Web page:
New York Gov. Andrew Cuomo has proposed slashing the Department of Environmental Conservation’s (DEC) budget by more than one-sixth for the upcoming fiscal year, dashing hopes that the agency could hire additional oil and natural gas drilling inspectors.

Cuomo unveiled an executive budget totaling $136.5 billion for the 2013-2014 fiscal year on Tuesday, but reports said the total budget climbs to $142.6 billion with federal funding to aid the recovery from Superstorm Sandy. The state’s fiscal year begins April 1.

Under Cuomo’s budget, the DEC would receive $897.8 million, or $187.4 million less than it received during the preceding fiscal year, a 17.3% decrease.

According to a budget highlight from the office of Cuomo’s budget director, Robert Megna, the decrease in DEC funding “primarily reflects the change in the pace of the New York Works capital infrastructure program that is now spread over the [outer years of the state’s five-year] financial plan, and reductions taken for the transfer of employees to the Office of Information Technology Services.”

In an interview on Jan. 17, Cuomo told The Capitol Pressroom, a public radio program, that his budget wouldn’t include money for additional oil and gas inspectors — even if the DEC ultimately recommended moving forward with regulating high-volume hydraulic fracturing (fracking). DEC staffing isn’t a budget issue, he said.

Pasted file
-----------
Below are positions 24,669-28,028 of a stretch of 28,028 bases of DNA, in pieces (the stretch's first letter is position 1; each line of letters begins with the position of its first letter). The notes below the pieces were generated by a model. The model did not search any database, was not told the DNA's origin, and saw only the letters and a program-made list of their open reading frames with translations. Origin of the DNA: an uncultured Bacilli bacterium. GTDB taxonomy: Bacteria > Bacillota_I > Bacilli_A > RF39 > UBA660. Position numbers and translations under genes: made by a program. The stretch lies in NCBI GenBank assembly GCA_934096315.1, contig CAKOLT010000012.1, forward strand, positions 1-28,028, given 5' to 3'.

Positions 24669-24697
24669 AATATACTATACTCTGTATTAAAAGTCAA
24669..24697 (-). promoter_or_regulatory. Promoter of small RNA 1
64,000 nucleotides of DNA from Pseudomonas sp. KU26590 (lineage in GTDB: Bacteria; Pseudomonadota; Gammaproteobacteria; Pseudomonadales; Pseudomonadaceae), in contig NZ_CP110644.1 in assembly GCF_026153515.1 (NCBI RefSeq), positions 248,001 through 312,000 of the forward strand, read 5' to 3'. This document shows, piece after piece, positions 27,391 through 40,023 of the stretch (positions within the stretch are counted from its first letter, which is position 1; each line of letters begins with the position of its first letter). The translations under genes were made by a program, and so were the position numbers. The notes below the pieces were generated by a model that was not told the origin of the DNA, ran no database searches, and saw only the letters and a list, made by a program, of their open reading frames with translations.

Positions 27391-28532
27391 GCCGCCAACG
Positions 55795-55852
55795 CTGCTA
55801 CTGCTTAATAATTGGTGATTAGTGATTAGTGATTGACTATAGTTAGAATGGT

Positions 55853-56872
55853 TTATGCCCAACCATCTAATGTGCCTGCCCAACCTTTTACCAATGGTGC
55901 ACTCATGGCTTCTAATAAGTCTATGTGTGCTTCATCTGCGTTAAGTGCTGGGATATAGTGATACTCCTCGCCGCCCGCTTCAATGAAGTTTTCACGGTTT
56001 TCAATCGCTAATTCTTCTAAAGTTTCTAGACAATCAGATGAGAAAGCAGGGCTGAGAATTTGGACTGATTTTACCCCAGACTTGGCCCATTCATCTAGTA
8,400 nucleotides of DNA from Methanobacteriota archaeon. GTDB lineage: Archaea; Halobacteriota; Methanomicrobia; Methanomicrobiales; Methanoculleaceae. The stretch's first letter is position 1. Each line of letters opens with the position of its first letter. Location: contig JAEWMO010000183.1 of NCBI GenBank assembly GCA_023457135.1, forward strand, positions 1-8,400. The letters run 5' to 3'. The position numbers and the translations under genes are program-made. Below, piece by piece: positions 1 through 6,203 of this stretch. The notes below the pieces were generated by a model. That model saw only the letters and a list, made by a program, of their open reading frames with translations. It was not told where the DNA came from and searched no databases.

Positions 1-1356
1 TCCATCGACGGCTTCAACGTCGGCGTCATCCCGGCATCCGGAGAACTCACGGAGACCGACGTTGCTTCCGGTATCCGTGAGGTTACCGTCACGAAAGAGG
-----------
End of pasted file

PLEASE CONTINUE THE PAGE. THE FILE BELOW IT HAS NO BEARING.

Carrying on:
“The budget presentation that I’m doing doesn’t get to staffing levels that would be germane to that,” Cuomo said. “But it’s not going to be a budget issue. If the state goes ahead with fracking, then it’ll do it properly. If we do it, we’re going to have the money to pay the staff to do it right.”

Independent Oil and Gas Association of New York spokesman Jim Smith told NGI’s Shale Daily on Wednesday that the organization “didn’t expect the governor to mention anything about drilling revnues, or the DEC budget, in his speech yesterday. I’m sure [Cuomo’s staff] thought it was premature, and it probably would have started some chaos in Albany if he had done that.

“There’s plenty of opportunity for the DEC to ask the legislature for the funds, when and if it will need them. IOGA has supported the notion that DEC should be funded for this, and we have recommended ways to pay for the additional staffing through revenues that would be received through drilling activity — taxes, permit fees, etc.”

Last September, DEC Commissioner Joseph Martens asked state Department of Health Commissioner Nirav Shah to conduct a health impact analysis of fracking before the DEC wraps up a supplemental generic environmental impact statement (see Shale Daily, Sept. 24, 2012). The DEC filed for a 90-day extension when it became obvious that the health experts would not be done before a Nov. 29 deadline (see Shale Daily, Nov. 29, 2012).